Bacillus thuringiensis cry1C expression from the plastid genome of poplar leads to high mortality of leaf-eating caterpillars

Tree Physiol. 2019 Sep 1;39(9):1525-1532. doi: 10.1093/treephys/tpz073.


Plastid transformation technology has several attractive features compared with traditional nuclear transformation technology. However, only a handful of species are able to be successfully transformed. Here, we report an efficient and stable plastid transformation protocol for poplar, an economically important tree species grown worldwide. We transformed the Bacillus thuringiensis cry1C gene into the poplar plastid genome, and homoplasmic transplastomic poplar was obtained after two to three rounds of regeneration under antibiotic selection for 7-12 months. The transplastomic poplar expressing Cry1C insecticidal protein showed the highest accumulation level in young leaves, which reached up to 20.7 μg g-1 fresh weight, and comparatively low levels in mature and old leaves, and hardly detectable levels in non-green tissues, such as phloem, xylem and roots. Transplastomic poplar showed high toxicity to Hyphantria cunea and Lymantria dispar, two notorious forest pests worldwide, without affecting plant growth. These results are the first successful examples of insect-resistant poplar generation by plastid genome engineering and provide a new avenue for future genetic improvement of poplar plants.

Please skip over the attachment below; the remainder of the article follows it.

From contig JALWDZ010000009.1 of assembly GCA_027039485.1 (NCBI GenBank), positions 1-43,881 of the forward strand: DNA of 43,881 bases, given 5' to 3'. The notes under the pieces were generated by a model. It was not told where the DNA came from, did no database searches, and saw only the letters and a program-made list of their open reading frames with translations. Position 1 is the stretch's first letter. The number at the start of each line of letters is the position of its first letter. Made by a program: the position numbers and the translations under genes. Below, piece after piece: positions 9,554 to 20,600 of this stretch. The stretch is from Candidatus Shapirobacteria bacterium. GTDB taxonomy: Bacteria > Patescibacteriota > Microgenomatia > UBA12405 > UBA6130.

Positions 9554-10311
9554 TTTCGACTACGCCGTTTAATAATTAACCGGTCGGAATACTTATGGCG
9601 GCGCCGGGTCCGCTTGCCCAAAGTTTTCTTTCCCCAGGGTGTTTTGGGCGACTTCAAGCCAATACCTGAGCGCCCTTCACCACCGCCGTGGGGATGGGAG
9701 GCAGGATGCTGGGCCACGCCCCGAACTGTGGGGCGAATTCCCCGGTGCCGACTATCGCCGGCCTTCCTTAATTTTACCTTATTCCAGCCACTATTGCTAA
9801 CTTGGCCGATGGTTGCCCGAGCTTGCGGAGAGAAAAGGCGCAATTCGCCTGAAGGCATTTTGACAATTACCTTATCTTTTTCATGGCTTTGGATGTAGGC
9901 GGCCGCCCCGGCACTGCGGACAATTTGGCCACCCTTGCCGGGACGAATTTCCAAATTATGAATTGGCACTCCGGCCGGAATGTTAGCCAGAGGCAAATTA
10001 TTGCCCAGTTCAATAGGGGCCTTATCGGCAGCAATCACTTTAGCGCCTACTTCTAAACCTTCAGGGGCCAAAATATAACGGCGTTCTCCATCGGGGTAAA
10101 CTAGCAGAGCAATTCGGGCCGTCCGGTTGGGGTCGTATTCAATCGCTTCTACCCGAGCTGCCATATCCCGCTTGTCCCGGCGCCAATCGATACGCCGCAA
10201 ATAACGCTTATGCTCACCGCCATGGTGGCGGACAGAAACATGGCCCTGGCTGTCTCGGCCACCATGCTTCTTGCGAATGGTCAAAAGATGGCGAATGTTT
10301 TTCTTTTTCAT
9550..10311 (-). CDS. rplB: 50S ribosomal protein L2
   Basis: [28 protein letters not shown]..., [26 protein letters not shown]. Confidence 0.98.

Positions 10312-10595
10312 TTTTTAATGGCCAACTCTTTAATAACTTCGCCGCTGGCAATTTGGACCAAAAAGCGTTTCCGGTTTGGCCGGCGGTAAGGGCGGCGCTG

Keywords: Bacillus thuringiensis; caterpillars; insect resistance; plastid genome engineering; poplar.

Publication types

  • Letter
  • Research Support, Non-U.S. Gov't

MeSH terms

  • Animals
  • Bacillus thuringiensis*
  • Genome, Plastid*
  • Larva
  • Plant Leaves
  • Plants, Genetically Modified
  • Populus*